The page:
Neil
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  8. #8
    Real cars have hydraulics DoubleChevron's Avatar
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    Quote Originally Posted by enthused!
    chris, Bill at continental cars st punchbowl said that he has a nice 16v coming in next week as a trade-in. Didnt give me a firm price, but im guessing it will go for around the 4 grand mark. of course... its still in sydney, so that doesnt help u much
    Unless you want to spend a lot of time repairing all the dodgy work done on a 16valve that's been serviced up Sydney way, I'd steer clear of them.

    It really would need to be a 'toy' car that you could bring back to standard yourself in your spare time (just ask the few people that have bought them recently on here.... Macquared comes to mind).

    seeya
    Shane L.
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  9. #9
    Fellow Frogger! sdabel's Avatar
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    Hi Chris,

    Leith is definatlly your man, he is a nice guy and true enthusiast. His workshop always has a few local Cit people hanging around.

    He is the only person in Adelaide not afraid of an XM, and when specialist knowledge is required he can refer you to someone just as good.

    Having bought a couple of cars interstate I reackon there is much less risk driving it back than having it shipped. Plus its a great way to get to know your new car! My tool kit? Decent torch, mobile phone, RAA card and credit card........

    regards
    sean
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  10. #10
    Tadpole
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    Thanks all for the advice. Will definitely have to get Leith to check over the car when I find one. Not afraid of doing a bit of work to get the right car into shape, just so long as it doesn't require too much attention.

    So, what is it about 16valves that make them so expensive to maintain? Are they worth the extra dollars? Or am I better off with the TRi or TZi, which seem to have fairly similar specs to the old 19GT but with the benefit of slightly newer technology. I'd just like to get the best car I can find, although would definitely like the sportier variant.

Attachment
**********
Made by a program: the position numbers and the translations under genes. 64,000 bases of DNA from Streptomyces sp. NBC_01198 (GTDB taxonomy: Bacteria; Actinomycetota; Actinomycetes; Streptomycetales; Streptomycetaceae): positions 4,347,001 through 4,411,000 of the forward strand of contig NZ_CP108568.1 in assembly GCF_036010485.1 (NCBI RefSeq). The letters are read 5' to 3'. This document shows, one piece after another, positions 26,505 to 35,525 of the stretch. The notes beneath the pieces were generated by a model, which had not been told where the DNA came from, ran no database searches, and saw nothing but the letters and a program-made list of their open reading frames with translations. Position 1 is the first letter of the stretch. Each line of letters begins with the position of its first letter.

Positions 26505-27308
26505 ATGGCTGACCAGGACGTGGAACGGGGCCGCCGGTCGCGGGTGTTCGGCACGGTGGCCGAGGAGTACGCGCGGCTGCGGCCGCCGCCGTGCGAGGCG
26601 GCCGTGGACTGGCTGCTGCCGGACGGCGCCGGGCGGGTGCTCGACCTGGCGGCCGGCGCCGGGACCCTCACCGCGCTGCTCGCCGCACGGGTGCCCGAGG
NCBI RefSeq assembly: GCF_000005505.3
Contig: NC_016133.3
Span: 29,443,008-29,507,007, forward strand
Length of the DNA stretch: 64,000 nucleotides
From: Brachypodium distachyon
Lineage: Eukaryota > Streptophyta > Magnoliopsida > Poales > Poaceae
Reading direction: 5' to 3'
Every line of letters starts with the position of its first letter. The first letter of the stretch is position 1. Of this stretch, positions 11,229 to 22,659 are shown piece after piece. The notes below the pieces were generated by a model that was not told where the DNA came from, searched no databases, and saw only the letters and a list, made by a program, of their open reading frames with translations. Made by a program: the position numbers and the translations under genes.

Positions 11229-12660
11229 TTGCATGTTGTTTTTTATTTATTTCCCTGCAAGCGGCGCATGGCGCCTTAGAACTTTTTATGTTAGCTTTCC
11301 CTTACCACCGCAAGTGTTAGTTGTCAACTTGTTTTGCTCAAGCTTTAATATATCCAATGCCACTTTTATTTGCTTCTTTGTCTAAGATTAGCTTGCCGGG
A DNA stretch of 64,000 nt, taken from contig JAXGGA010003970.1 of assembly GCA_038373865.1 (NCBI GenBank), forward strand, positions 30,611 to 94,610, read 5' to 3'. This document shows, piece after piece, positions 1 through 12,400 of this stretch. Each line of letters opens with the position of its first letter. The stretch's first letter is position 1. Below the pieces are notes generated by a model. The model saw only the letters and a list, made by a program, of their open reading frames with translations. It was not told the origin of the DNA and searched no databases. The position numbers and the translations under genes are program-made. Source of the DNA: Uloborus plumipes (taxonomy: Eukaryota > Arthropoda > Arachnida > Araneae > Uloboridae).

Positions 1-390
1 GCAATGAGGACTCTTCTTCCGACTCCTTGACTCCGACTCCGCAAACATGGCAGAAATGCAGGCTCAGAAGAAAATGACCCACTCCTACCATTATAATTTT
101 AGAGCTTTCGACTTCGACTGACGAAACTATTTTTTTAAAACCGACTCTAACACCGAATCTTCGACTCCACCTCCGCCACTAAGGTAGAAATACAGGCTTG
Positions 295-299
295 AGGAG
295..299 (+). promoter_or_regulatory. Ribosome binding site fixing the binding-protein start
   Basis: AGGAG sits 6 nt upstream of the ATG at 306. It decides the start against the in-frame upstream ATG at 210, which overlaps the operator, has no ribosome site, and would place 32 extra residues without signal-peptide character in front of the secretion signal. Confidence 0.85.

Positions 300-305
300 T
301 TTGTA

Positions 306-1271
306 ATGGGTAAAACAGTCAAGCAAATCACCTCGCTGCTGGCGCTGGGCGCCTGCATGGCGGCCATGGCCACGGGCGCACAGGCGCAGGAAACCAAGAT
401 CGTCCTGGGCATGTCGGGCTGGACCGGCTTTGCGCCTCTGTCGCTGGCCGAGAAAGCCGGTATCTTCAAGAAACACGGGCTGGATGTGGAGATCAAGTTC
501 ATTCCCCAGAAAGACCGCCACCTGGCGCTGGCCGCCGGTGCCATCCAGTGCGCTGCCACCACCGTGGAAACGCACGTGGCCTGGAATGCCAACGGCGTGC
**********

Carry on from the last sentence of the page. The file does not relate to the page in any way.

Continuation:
Cheers,
    Chris N

  11. #11
    Moderator Alan S's Avatar
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    Quote Originally Posted by Chris N
    Not afraid of doing a bit of work to get the right car into shape, just so long as it doesn't require too much attention.

    So, what is it about 16valves that make them so expensive to maintain? Are they worth the extra dollars? Or am I better off with the TRi or TZi, which seem to have fairly similar specs to the old 19GT but with the benefit of slightly newer technology. I'd just like to get the best car I can find, although would definitely like the sportier variant.

    Cheers,
    Chris N
    Having owned a 16V for just on 5 years, I suppose I can speak with a bit of authority although this is a contentious issue mainly because the explanation doesn't always answer to reason.
    I've had a fair bit of experience working on 16Vs, not out of choice but out of necessity which is why I usually weigh into things associated with them.
    Firstly I think they are a great designed engine and a great designed car; pity they weren't designed for each other. Take a look under the bonnet if you want to know what I mean. See if you can see the starter motor, try to figure out how you'll loosen or tighten the large bolt on the alternator or where the accumulator sphere can come out, where are the gear linkages and where did Haynes say the oil filter was?
    The 16V engine was basically an afterthought that came about 5 or 6 years after the release of the model. It has been claimed it took almost 9 years to develop the head and for anyone who appreciates something both refined and challenging in mechanical things, it's almost the ultimate. Take a look at what Loeb's doing with a modified version or what Aari Vaatenen did at Pike's Peak, that gives some idea of how good it is, 18 years after it originally hit the market.